[UPDATE: EXIF Data is Wrong, it’s f/1.6!] PSA: The LG V30’s Main Camera Aperture May Not Actually be f/1.6 as Advertised
UPDATE 9/2/2017: LG Spokespeople have confirmed that the aperture is indeed 1.6 as expected. Carry on!
At IFA 2017 Berlin, LG took to the stage to unveil their latest smartphone — the new LG V30. With the latest SoC from Qualcomm and a slew of other impressive features, the LG V30 is to be LG’s trump card for the rest of the year and until the LG G7 comes into the picture.
One of the highlights of the LG V30 is its rear camera setup. LG has chosen to go in once again with a standard lens and a wide angle lens, giving us a good choice between two different views for framing our shots. Of particular interest is the aperture value on the main shooter, as LG claims that the main camera boasts of an f-number of 1.6. This f/1.6 makes the LG V30 the widest aperture consumer smartphone in current times, beating close rivals like Samsung’s f/1.7 on the Galaxy Note 8 and Galaxy S7. The wider aperture would allow the phone to let in more light or decrease the shutter time. This should put the V30 one step ahead of its rivals on paper, giving it one more point that it can advertise for its superiority.
However, LG’s claims for the main camera’s f-number may not be as advertised. Early camera samples from the main rear camera indicate that the f-number on the rear shooter is actually f/1.69 instead of f/1.6. This was first pointed out by Russian blog Technot, which inspected the exif data from camera samples posted on a few notable Android sites. The exif data on the samples from Phandroid and GSMArena indicate that LG misled customers by mentioning that the V30 has an aperture of f/1.6. Other users on Reddit also confirm that the LG V30 indeed reports a f/1.69 aperture.
Here is the complete EXIF data from one of GSMArena‘s sample pics:
LG V30 EXIF data
General ------- Byte order:Motorola (big endian) Main IFD -------- Camera make:LG Electronics Camera model:LG-US998 Software: Date/time:30-08-2017 06:56:43 PM Image description: Copyright: Orientation:Normal Title: Subject: Author: Comments: Keywords: Resolution:72 x 72 inches Exif sub-IFD ------------ Exif version:2.20 Brightness value:0 Colour space:RGB Date/time original:30-08-2017 06:56:43 PM Date/time digitised:30-08-2017 06:56:43 PM Digital zoom ratio:1 Exif image width:4656 Exif image height:3492 Exposure programme:Undefined Exposure time:0.00833333333333333 seconds Exposure bias value:0 File source: Flash present:Yes Flash mode:Compulsory suppression Flash fired:No Flash red eye reduction:No Flash strobe light:No detection function F number:1.69 Focal length:4.03 Focal length in 35mm film:0 Gain control: Image unique ID: ISO speed rating(s):50 Light source: MakerNote data offset:0 Metering mode:Centre weighted average Related sound file: Rendering: Scene capture type:Standard Scene type:Directly photographed Sensing method:One chip Shutter speed:8.338 milliseconds Spectral sensitivity: Subject distance range: White balance mode:Auto Interoperability sub-IFD ------------------------ Interoperability type:R98 Interoperability version:1.00 GPS sub-IFD ----------- GPS version: GPS date/time (UTC):30-12-1899 12:00:00 AM GPS altitude:0 metres GPS satellites: GPS status: GPS measure mode: GPS map datum: GPS differential: Thumbnail IFD ------------- Thumbnail orientation:Normal Thumbnail resolution:72 x 72 inches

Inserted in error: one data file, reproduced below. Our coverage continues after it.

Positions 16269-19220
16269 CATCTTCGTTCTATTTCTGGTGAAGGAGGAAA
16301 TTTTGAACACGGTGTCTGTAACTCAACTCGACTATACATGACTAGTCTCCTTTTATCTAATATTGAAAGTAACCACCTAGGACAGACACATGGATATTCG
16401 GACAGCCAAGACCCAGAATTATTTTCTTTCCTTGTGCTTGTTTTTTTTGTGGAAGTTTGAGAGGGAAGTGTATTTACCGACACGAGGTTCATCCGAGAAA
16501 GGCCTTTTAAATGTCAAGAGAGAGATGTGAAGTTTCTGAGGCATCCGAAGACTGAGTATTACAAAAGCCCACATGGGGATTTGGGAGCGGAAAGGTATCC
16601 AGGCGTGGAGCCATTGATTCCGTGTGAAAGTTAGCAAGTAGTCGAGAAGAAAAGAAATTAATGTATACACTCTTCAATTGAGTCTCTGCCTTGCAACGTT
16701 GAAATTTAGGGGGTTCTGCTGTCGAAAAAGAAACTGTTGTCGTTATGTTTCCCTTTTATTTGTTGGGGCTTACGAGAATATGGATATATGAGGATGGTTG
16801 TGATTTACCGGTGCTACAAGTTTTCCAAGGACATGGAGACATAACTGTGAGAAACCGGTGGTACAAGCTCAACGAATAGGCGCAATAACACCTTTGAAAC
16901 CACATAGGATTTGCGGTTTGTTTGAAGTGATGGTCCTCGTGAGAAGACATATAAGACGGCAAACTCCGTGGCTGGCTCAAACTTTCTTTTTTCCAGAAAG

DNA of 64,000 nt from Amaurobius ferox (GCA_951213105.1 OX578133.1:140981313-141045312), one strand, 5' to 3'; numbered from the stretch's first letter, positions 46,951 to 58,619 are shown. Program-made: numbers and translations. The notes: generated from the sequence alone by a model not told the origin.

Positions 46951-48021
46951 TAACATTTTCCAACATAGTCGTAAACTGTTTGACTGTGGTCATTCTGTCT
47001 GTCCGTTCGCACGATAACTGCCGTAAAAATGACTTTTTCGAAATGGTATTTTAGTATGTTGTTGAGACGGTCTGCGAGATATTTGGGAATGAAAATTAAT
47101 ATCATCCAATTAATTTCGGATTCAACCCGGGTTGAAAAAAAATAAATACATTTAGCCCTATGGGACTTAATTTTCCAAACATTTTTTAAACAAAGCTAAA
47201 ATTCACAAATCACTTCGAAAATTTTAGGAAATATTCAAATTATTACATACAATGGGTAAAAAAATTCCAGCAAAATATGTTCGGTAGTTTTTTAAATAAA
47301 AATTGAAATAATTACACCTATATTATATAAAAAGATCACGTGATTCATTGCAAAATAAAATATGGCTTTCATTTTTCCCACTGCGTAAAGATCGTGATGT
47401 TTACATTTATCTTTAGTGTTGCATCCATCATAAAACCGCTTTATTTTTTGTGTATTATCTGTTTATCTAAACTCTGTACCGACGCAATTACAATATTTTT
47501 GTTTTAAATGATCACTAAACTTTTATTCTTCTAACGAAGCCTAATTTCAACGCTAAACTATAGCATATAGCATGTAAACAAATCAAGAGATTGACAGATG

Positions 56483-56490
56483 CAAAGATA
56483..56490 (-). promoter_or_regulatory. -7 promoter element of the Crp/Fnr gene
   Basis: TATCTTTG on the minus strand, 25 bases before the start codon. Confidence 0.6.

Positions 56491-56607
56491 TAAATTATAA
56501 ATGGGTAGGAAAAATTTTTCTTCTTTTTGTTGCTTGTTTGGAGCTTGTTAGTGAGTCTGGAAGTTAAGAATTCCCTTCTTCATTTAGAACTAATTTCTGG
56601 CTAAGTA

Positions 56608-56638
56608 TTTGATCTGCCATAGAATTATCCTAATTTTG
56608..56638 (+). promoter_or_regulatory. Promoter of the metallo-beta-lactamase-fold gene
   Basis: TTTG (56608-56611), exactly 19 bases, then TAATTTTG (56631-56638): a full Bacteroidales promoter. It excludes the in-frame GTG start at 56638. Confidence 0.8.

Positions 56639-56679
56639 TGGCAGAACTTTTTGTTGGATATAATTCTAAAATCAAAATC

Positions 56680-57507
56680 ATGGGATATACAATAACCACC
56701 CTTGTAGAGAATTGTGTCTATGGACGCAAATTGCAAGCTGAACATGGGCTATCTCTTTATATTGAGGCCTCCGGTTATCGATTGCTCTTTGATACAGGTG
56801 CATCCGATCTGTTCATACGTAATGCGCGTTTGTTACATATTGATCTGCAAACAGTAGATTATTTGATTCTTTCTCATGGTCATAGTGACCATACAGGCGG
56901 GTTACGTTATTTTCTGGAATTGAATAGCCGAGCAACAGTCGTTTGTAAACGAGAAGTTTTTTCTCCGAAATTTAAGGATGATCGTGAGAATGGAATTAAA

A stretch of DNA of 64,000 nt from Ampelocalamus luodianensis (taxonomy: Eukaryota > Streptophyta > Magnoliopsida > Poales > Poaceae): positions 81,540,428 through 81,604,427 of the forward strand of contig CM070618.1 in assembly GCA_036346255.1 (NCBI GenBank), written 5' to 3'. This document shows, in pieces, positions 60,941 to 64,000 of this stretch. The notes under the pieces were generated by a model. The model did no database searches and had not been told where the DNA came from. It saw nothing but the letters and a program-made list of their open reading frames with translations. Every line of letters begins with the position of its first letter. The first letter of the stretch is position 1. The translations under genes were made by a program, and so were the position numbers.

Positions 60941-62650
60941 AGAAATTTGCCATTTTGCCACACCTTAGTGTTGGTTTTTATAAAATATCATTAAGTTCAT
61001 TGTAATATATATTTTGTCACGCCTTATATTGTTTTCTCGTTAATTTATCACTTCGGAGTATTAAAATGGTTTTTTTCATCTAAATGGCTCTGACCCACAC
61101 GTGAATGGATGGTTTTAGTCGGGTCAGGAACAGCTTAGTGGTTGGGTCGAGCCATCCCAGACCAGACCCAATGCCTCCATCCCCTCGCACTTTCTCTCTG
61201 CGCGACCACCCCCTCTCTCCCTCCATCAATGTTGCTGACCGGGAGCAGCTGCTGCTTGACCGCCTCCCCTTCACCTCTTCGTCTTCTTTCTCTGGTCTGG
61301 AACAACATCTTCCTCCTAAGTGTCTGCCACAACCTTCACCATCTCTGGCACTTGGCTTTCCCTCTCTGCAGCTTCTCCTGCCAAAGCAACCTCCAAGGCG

The V30’s f/1.69 aperture should ordinarily get rounded to f/1.7 for brevity. Instead, LG chose to ignore the hundredths digit entirely, truncating the number to f/1.6 in its own favor. The end result is a number that indicates that the V30 does indeed have an even wider aperture for a smartphone camera.
LG’s advertising and marketing machinery does heavily bank upon this misleading claim. The official press release for the V30 does tout it as the first f/1.6 aperture camera lens and goes on to boast the f-number in several places.
The change from f/1.6 to f/1.69 may not seem like a big deal – it’s only a difference of 0.09! Right? Not quite — when you put into context that the closest competition to the LG V30 can only manage f/1.7 aperture, then LG’s claims start venturing into the territory of misleading advertisement. The previous LG flagship, the LG G6, sported an aperture of f/1.8, so LG V30’s claimed f/1.6 aperture would indicate double the numeric improvement over the previous flagship. Having the aperture actually be f/1.7 would take away talking points from LG’s latest flagship, dulling its edge against the competition and rendering much of this marketing misleading.
LG can be given the benefit of doubt in this case because of how EXIF data works. EXIF data can often be unreliable, especially when the software could be buggy. The samples originate from review units, with at least GSMArena mentioning that the phone is an early pre-production unit. This incorrect f-number situation could be a result of early camera firmware writing incorrect data (it’s arbitrarily set, so it could be a mistake), or it could be a case of LG trying to mislead customers.
We hope LG clarifies the situation with the V30’s main camera and corrects the misinformation regarding its aperture value.